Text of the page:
Interpreting images: self-directed learning

This is a self-directed exercise to help me to improve my ability to ‘read’ photographs. I used images from Cotton C (2004 chapter 2).

I am very interested in the idea of telling a story with photography, and, after reading some of the interpretations in chapter 1, I decided to have a go at interpreting some images myself.

Before reading about Tom Hunter’s The Way Home, I made a few notes about how I saw this image.

The Way Home

Image 1

Tom Hunter The Way Home

Here is my attempt:

  • ‘everyday’ setting illustrated by housing/bridge etc in background
  • very unusual image in foreground
  • Unclear initially whether male or female but suggestive of Ophelia – drowned – voyeuristic
  • Speaks of everyday threat – murder? or suicide – distress – suburban lives, misery
  • Makes me want to know what happened to her (think it’s a woman now), what her life was like
  • Did she live in the house? is someone missing her?
  • Daylight. Peace. Will someone stumble across her? Where was she going?
  • Life and death so close.

Next I read the text and analysed my attempt:

Think I did ok here. I didn’t articulate the idea of returning to nature or the mix of urban and nature but I can see that now.

My second image analysis was  of Sarah Dobai’s  The Red Room.

Red Rom

Image 2

Sarah Dobai The Red Room

Here is my attempt:

  • Being a Literature graduate, I found it impossible to separate the title of this image from my knowledge of the significance of the Red Room in Charlotte Bronte’s Jane Eyre. The Red Room was a place of horror to the young Jane Eyre, sent there as punishment for a crime she did not commit, to face the ghost of her uncle who died there.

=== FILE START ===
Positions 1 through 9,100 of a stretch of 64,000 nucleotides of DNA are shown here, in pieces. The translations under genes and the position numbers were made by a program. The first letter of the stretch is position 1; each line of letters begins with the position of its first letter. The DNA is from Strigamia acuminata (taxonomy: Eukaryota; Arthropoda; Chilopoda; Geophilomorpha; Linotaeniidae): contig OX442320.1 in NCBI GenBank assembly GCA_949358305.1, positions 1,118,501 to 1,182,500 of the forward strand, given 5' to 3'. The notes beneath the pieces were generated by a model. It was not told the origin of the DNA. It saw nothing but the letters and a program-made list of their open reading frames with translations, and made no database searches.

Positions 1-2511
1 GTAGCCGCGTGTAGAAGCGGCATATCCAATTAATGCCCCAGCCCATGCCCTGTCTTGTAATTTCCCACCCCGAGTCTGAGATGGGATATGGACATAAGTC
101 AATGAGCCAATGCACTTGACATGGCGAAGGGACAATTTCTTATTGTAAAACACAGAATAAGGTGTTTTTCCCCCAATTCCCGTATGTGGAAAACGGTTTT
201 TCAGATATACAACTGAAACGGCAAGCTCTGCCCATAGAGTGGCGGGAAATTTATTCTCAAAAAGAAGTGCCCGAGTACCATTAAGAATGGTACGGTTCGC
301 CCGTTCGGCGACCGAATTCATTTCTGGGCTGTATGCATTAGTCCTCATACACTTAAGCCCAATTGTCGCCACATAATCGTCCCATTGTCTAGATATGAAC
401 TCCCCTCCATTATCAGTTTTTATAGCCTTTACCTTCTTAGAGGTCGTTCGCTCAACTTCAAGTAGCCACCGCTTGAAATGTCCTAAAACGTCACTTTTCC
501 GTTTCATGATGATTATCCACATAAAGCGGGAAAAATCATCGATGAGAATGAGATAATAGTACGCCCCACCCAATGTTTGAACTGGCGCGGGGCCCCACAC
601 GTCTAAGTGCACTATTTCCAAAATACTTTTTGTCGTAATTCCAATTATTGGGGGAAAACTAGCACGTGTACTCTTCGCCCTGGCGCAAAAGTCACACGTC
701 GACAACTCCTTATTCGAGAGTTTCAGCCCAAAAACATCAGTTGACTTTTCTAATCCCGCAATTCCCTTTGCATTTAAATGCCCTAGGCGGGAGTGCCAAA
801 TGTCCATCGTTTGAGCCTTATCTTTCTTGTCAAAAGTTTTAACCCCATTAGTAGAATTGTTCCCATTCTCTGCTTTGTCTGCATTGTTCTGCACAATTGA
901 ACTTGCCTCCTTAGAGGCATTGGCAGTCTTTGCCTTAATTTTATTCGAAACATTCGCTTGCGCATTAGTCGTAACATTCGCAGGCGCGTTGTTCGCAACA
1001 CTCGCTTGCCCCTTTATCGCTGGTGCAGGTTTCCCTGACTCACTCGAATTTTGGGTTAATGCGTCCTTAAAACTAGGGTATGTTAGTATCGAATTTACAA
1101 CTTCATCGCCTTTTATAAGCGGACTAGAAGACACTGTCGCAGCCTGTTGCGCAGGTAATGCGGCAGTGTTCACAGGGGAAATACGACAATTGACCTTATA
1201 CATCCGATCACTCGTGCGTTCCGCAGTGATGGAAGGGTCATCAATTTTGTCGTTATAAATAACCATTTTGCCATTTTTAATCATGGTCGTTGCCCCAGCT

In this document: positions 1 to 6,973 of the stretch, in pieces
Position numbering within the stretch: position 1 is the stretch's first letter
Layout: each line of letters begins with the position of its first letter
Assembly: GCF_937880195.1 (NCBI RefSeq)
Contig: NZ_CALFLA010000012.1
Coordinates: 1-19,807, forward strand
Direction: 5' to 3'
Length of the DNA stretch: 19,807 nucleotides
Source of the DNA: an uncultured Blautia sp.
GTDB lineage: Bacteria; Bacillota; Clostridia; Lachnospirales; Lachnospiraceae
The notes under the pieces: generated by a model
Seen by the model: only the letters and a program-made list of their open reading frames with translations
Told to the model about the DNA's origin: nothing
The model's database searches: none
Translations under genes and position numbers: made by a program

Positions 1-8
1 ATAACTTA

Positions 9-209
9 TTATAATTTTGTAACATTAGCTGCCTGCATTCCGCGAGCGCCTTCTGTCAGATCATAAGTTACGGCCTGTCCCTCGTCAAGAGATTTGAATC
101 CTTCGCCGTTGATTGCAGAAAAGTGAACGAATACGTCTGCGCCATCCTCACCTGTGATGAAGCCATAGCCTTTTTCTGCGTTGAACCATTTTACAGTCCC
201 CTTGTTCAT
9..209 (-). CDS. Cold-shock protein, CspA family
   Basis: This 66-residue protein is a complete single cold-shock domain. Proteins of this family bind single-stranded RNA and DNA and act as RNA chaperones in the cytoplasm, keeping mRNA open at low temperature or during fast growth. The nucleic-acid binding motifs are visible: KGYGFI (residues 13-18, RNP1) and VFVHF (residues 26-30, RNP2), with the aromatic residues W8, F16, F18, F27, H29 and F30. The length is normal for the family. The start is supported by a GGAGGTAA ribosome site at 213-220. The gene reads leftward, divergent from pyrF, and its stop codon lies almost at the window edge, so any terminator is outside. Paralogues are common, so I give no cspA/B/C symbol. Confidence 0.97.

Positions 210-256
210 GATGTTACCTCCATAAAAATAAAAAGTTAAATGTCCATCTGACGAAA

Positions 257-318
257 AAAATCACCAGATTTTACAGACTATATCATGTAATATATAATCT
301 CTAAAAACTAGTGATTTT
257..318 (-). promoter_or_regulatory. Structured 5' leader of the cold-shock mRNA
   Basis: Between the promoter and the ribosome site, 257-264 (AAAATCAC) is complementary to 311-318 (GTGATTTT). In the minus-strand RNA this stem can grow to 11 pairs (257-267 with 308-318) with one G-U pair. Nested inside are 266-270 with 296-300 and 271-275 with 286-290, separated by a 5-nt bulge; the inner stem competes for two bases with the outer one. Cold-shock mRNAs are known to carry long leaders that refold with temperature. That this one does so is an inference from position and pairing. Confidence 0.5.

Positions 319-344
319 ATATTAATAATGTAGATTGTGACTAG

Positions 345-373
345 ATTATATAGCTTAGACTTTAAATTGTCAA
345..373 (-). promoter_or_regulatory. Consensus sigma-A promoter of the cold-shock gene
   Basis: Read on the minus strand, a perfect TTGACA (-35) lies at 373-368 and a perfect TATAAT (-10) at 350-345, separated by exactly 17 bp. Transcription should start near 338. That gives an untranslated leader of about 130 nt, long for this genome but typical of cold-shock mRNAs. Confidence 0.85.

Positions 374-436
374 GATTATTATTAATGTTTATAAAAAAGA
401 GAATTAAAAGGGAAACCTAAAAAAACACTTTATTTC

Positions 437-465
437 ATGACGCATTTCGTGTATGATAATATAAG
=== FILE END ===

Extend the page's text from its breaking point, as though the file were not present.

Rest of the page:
• However, although I am unused to looking at photographs like this, it does not seem to have any direct connections to Jane Eyre – the walls are red and there is a sense of domination, but nothing apart from that.
  • Female in dominant position
  • Makes sex ordinary – challenges glossy images
  • Challenges male dominance – she is covered, he is naked. Makes him appear vulnerable.
  • Voyeuristic – uncomfortable for viewer to watch their intimacy.

Next I read the text:

I learned that the setting is unclear/ambiguous – personal effects are missing so it is not clear where the couple is. A blanket disguises the furniture, perhaps suggesting its poor state of repair Faces are hidden, we are unsure of their feelings, whether they have had or are going to have sex, and this creates tension for the viewer.

No reference at all to Jane Eyre!

So, I didn’t pick up on all the points but I found this a very valuable exercise and I enjoyed the learning.

List of Illustrations

1    Hunter, T (2000): The Way Home. [Photograph] In Cotton, C, (2004 p55). The Photograph as Contemporary Art. London: Thames and Hudson. Image at:

2    Dobai, S (2001): The Red Room [Photograph] In Cotton, C, (2004 p57). The Photograph as Contemporary Art. London: Thames and Hudson


Cotton, C, (2004). The Photograph as Contemporary Art. London: Thames and Hudson


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